Swimming can be a great way to relax and take gentle exercise. Here PH patient Katie Somerfield talks to Deborah Wain about her love of water – and there’s some expert advice for others who may be thinking of dipping their toe in the water.

Taking a dip in a pool is one of life’s simple pleasures and for events manager Katie Somerfield a swim has always formed part of her weekly routine.

A strong swimmer, Katie, 31, of Bristol, finds moving through the water meditative and freeing.

Katie Somerfield

All that changed when Katie became unwell with what she later discovered was PH. Over the nine months prior to diagnosis as she struggled to find out what had caused a blackout and other debilitating symptoms, she could barely walk let alone swim.

When Katie’s condition was eventually confirmed last summer, she was told she might need intravenous medication and that could mean she may not be able to swim again.  

The news hit Katie hard – as hard, she stressed, as being told she would not be able to have children. At the time, she was trying for a baby.

“It broke me as much,” she recalled. “I think there are certain things you do in your life that form part of your identity and for me swimming has been one of them. For me it’s a form of meditation and I go into my own world.

“Also family summers have always been spent enjoying the sea at Weymouth and thinking I’d not be able to be part of that in the future was awful.”

For two weeks, while specialists at Bath’s Royal United Hospital tried her on a course of oral therapies, Katie seized every opportunity that she could to take to the water. Fortunately her treatment proved immediately effective. Today, Katie continues to swim weekly at her local pool and enjoyed the water during a holiday in Menorca last September. Katie believes the activity aids her breathing, and said:

You have to be very rhythmic with your breathing when you’re swimming so it’s good. It helps me to exercise my lungs but in a gentle way. I very much love swimming more than ever and the freedom to do so. My heart goes out to anyone who can’t though.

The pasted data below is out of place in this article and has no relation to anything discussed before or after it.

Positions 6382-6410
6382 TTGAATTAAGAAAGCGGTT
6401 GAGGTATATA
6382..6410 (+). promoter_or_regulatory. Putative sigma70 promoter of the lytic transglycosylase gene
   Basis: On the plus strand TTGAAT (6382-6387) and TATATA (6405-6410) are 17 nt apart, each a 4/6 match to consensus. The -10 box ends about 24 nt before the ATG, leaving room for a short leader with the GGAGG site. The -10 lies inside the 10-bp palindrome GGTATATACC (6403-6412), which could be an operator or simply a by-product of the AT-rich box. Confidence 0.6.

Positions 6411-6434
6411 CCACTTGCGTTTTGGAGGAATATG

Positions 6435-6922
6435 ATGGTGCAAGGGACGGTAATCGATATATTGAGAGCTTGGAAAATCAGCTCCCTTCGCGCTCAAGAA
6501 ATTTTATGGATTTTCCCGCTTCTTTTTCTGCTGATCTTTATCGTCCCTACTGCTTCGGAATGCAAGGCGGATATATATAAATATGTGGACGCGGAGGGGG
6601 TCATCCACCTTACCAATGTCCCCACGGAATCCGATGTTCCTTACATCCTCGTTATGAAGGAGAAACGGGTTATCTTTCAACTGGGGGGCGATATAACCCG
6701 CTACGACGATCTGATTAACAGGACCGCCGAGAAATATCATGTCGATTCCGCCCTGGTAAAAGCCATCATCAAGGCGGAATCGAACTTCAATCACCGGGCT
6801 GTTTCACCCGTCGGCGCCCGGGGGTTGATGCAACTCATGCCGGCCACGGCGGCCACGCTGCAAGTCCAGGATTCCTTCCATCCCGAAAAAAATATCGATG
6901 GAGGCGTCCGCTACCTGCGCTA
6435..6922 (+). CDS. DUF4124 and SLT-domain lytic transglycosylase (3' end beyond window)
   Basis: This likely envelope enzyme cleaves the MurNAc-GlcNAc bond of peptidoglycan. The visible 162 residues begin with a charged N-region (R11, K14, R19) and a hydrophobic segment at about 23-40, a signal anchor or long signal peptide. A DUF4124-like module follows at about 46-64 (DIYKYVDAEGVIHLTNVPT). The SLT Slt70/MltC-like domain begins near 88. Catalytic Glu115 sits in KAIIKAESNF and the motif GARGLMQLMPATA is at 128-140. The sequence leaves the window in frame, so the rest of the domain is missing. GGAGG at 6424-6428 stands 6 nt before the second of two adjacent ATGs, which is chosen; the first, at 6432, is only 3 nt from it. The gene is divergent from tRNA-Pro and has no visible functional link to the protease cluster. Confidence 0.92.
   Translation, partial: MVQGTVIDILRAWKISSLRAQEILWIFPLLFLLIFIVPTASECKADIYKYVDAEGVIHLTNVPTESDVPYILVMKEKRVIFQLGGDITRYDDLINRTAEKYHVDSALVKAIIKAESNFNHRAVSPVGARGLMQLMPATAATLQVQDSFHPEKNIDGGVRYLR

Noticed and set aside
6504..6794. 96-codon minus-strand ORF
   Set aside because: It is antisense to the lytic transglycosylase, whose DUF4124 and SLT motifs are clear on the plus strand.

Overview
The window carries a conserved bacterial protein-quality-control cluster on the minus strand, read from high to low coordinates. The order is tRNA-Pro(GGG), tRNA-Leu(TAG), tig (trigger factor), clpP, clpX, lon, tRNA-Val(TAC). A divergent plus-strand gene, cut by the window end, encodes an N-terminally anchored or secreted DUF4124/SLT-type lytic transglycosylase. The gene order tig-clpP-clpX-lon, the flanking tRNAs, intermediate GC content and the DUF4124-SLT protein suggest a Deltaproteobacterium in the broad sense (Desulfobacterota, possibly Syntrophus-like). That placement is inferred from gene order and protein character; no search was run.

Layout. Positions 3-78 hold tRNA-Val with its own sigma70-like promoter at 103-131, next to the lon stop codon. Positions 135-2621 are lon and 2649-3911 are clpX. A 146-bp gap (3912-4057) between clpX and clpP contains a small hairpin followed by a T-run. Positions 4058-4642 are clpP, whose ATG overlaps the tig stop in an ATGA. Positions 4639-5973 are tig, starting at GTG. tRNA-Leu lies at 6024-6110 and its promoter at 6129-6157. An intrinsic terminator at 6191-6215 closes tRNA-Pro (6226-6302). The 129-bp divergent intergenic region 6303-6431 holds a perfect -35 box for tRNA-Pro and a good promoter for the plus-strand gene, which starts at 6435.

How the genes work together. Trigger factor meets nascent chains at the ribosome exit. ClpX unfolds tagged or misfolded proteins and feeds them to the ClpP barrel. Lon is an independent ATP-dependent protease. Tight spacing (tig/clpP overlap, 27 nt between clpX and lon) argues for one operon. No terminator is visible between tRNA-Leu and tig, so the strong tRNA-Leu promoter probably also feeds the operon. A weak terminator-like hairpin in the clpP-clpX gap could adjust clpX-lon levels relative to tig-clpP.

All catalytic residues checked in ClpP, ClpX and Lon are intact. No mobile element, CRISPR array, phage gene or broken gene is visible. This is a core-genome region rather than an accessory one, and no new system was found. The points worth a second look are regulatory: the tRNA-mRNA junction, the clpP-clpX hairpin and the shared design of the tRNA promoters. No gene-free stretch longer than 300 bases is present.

Doctors used to think that people with PH should not exercise. They now recommend at least some exercise for people with the condition although it’s important not to overdo it.

When it comes to swimming, the advice is always to make sure you talk to a doctor before you start. 

Carol Keen, lead therapist in specialised medicine at the Royal Hallamshire, part of Sheffield Teaching Hospitals NHS Foundation Trust, said: “There are significant impacts on the body, and particularly on the heart, from being immersed in water. Anyone with PH who is thinking of swimming should seek advice from a doctor first. 

“Once cleared by the doctor, they should begin, as they should with any form of exercise, very gently, doing only a small amount and gradually build it up. 

“This is even more important when exercising in water, as it is much more demanding than exercising on land, and so it is easy for people to overdo it.”

Using a flotation device can be useful to help you to rest and catch your breath. It’s wise to exercise with a partner, too, in case you need help at any point. Also, stop when you need to rest or if you feel dizzy or breathless.

If your doctor has said it’s okay for you to swim, here are some pointers to help you to take the plunge:

What to wear? 

The most important thing is to feel comfortable in the water. Make sure swimwear fits properly and you can cover-up if you like with close-fitting clothes. Goggles are a good idea if you want to protect your eyes from the chlorine and prescription ones can be purchased.

Where to go? 

Contact your local authority for full details of facilities near you as well as timetables, special sessions and lessons. Alternatively visit the following online link www.swimming.org/poolfinder

Water confidence holding you back?

Not everyone has learned to swim as a child but that doesn’t mean you can’t take to the water as an adult. Beginners’ classes will help you to overcome your fears.